Get rid of all your tobacco
Not keeping cigarettes around when you are trying to quit sounds so obvious, but many smokers making an unassisted quit attempt keep some of their cigarettes or just don’t bother to carefully find and get rid of all their cigarettes. Even among smokers attending a specialist treatment clinic, around one in ten hang on to at least one cigarette after their target quit date arrives. When asked why, the answer is often something like, “just in case”. When asked, “just in case what?”, the answer is usually “just in case I feel I really need one.” Of course there will be times when you think you really need one, and perhaps the main thing that will stop you from smoking one will be that you don’t have one handy.
Sometimes smokers say that they’ll feel calmer knowing they have a cigarette nearby. But in my experience the availability of tobacco serves to stimulate cravings rather than reduce them. I’ve known smokers who have almost turned their house upside down during a quit attempt, trying to find that one cigarette that they remembered was in an old coat pocket, or the back of a drawer. Urges to smoke occur frequently during the first weeks of a quit attempt, but they are usually brief – from a few seconds to 5 minutes. Focusing attention on something else and keeping busy helps reduced the length, frequency and severity of cravings. But having cigarettes around or even just the knowledge that one is available somewhere in the house can trigger cravings and make it harder to refocus your thoughts on something else.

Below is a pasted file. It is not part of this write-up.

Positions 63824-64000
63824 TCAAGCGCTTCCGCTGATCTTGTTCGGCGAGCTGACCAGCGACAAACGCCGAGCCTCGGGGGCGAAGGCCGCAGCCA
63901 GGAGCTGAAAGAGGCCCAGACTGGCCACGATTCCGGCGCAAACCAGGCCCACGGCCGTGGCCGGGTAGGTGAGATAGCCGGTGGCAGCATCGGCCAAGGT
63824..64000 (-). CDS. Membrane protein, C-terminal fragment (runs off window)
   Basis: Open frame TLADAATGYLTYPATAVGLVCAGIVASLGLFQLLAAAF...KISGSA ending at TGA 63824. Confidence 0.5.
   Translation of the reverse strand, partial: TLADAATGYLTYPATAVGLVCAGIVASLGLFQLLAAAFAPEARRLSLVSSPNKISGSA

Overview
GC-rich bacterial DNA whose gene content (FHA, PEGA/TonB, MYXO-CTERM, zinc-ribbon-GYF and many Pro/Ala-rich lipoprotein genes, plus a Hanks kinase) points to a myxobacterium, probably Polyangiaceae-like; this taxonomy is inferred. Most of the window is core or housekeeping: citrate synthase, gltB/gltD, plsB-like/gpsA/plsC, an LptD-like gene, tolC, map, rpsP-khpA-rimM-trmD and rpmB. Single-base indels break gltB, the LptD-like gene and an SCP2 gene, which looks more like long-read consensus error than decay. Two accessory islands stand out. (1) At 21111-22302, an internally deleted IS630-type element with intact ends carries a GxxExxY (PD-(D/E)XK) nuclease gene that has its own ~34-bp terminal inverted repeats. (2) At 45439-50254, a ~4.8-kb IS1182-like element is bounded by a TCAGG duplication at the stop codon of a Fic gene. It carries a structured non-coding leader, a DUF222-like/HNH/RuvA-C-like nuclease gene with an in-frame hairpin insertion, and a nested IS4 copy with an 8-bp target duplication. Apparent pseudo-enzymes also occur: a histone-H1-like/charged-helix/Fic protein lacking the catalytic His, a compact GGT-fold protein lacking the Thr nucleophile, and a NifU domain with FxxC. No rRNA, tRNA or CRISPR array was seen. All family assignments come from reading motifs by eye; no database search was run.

It is important to be thorough about this prior to your quit day. That means more than making sure you have either finished or thrown out your current pack. It also means making sure there are none in your car, workplace, closets, old clothes and down the back of the sofa! It involves having a good think about where any cigarettes might be available, prior to the quit day and disposing of them, along with any matches or lighters you still have.
Disposing thoroughly is also important. A half-full pack in the trash can start to seem mighty tempting after a few hours. Similarly giving what is left of your carton of cigarettes to your partner or neighbor to “look after” doesn’t cut it. Its too easy to pop round and say, “Remember that carton I gave you, can I have just one back?” Any remaining cigarettes should be scrunched up, soaked in water and put in a garbage bag along with all the other rotting food, and then the garbage bag placed out in the trash can. By thoroughly disposing of your tobacco and avoiding tempting situations where cigarettes are available, you will reduce your cravings and significantly increase your chances of successfully quitting.